ABS Energy Research: Wind Power Report 2006

Extracts from the attached promotional piece. The full report may be purchased from ABS.


• ABS believes that this is the most important Wind Report that we have yet produced
• The global installed capacity of wind turbines reached 59 GW by the end of 2005
• It is forecast that installed capacity of wind power will reach 136 GW by 2010
• 55% (75 GW) of which will be installed in Europe, 23% (31 GW) in North America and 22% (30 GW)
in the rest of the world
• The last year has seen marked changes in the national rankings in terms of wind power, both
among the market leaders and among the up and coming countries.
• Sudden activity has pushed some markets forward, others have slowed down as their wind market
• The other feature of development has been the widening of the market to new countries, with
many taking their first steps into the market
• The five big markets remain the leaders, Germany, Spain, the USA, India and Denmark, with India
overtaking Denmark
• Significant industry issues are emerging as operational data becomes available from the major
wind power operators such as E.ON Netz, Eltra and ESB
• In 2003 the Irish government declared a moratorium on further wind power development. This
opens many questions about the assumptions and claims made for wind power

Key Findings 

• The wind power industry is reaching a highly controversial phase in its development as solid
operational data becomes available about its performance, limitations and effects on the grid
• The ABS report concludes that governments, developers and operators should seriously consider
their options regarding wind power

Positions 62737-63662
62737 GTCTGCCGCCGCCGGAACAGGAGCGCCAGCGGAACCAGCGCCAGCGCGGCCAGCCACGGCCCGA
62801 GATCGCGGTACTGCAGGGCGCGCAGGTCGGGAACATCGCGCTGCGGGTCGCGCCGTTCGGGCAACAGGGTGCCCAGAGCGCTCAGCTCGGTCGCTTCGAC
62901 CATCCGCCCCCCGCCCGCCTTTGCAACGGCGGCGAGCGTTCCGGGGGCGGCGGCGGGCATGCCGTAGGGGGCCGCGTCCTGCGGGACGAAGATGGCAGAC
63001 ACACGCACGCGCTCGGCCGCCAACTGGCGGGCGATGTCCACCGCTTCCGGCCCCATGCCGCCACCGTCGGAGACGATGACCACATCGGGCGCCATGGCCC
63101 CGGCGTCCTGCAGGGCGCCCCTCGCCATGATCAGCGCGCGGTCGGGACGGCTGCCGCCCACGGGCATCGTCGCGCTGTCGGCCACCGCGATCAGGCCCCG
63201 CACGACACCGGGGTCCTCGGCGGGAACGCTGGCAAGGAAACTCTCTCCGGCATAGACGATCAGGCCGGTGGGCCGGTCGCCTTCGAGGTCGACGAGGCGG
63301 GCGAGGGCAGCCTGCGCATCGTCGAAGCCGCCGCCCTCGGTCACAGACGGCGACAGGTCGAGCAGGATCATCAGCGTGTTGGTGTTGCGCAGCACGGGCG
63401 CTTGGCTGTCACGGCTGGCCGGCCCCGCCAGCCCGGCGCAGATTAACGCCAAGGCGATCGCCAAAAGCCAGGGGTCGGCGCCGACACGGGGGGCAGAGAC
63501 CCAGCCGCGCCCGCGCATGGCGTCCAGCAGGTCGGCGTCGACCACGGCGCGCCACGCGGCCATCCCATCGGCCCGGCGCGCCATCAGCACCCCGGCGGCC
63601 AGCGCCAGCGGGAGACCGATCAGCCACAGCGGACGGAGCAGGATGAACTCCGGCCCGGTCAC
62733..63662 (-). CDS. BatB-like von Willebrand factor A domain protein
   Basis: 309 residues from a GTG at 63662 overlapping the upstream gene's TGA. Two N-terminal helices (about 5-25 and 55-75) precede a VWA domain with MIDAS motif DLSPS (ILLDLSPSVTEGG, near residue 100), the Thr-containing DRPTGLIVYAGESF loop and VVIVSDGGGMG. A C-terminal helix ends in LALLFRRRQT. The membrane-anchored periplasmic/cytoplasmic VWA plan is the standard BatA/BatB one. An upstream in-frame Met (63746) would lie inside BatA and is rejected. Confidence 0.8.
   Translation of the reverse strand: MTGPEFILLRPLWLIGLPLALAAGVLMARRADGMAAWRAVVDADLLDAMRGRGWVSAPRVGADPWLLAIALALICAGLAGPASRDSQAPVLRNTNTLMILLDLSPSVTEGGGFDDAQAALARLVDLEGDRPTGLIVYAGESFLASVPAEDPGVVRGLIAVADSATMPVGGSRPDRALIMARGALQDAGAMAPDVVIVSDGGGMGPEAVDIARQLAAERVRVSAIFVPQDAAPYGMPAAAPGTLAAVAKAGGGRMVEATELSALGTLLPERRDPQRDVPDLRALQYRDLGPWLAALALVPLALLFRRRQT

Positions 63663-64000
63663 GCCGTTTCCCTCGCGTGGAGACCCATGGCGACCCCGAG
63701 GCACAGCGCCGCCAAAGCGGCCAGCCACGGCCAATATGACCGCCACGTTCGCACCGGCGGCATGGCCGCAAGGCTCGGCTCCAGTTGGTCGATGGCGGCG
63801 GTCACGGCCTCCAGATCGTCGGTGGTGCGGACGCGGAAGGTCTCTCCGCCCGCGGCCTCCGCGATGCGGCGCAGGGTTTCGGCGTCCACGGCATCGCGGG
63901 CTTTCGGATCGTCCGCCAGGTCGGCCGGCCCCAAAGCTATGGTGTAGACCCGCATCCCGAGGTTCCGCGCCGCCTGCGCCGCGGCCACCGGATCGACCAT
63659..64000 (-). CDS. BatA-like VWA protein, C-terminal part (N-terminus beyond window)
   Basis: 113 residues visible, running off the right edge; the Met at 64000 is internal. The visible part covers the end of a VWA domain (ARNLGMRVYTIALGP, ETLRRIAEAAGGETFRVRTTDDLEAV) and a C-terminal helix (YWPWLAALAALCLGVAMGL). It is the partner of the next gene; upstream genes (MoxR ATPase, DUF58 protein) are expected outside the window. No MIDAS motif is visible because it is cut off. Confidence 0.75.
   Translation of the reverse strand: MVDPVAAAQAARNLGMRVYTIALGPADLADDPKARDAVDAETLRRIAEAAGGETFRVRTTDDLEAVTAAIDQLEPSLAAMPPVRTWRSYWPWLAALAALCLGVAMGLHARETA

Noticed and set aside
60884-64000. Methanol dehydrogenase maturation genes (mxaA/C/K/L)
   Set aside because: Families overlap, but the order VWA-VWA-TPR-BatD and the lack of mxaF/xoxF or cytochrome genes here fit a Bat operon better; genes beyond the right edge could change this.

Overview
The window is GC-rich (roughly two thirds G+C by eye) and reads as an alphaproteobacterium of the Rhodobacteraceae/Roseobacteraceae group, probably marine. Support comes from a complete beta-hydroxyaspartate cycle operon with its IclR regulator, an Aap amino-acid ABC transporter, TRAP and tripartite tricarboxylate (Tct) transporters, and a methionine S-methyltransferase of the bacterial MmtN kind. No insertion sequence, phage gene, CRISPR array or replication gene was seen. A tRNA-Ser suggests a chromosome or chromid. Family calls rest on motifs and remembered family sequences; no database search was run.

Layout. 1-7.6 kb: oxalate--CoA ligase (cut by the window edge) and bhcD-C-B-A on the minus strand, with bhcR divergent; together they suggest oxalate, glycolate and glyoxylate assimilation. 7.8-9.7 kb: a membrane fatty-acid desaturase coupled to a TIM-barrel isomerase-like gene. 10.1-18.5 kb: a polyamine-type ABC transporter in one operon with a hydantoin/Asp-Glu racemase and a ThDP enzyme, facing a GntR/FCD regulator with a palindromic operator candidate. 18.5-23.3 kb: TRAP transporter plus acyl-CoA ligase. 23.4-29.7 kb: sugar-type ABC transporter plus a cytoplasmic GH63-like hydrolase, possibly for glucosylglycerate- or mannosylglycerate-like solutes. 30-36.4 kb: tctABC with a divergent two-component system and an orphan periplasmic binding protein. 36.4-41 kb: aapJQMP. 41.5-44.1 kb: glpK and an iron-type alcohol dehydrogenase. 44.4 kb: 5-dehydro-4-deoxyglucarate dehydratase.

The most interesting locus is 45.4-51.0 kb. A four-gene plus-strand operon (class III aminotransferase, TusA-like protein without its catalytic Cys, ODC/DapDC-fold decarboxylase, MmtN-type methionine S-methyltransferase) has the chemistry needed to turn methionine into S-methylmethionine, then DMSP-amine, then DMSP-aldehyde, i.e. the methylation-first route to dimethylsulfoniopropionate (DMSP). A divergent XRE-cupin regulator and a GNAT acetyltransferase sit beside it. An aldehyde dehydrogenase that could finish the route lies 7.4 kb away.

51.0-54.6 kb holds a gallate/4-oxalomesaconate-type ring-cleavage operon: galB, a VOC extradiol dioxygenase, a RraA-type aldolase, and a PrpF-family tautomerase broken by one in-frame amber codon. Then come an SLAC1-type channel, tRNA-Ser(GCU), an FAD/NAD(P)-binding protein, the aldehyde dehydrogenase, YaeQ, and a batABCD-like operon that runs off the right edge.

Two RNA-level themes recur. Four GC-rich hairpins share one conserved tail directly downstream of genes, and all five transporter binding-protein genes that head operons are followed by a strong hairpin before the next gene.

• Wind power reports have now been published by energy agencies and the network operators in
USA, Germany, Spain, Denmark and Ireland, delineating critical problems. Deutsche Energie-
Agentur (dena) has published a comprehensive report on German wind power on behalf of the
Federal Government, together with the utility and wind and industries
• The dena report assessed the capacity credit of wind power in Germany in 2003 as 890-1,230 MW,
i.e. 6% of installed wind capacity of 14,603 MW, rising to 1,820-2,300 MW for 36,000 MW installed
in 2015, with a reserve capacity requirement of 7,000 MW
• The claimed savings in GHG emissions has been questioned
• Denmark exported over 80% of wind generated electricity to Norway in 2004, which has 98.5%
carbon-free hydro generation, because wind delivered a surplus of 84%, according to the CEO of
Eltra, almost nullifying any emissions savings
• Wind’s intermittency places a large strain on system balance
• A new understanding is emerging about the relative efficiencies and emissions of base load
operation of fossil fuel plant versus plant used in back up of a variable source
• Wind power has been promoted for politico/environmental reasons and wind developers have
benefited from substantial subsidies, leading to exaggerated claims. A reality check is needed.


Wind Power Report 2006

Download file (489 KB) pdf

AUG 1 2006
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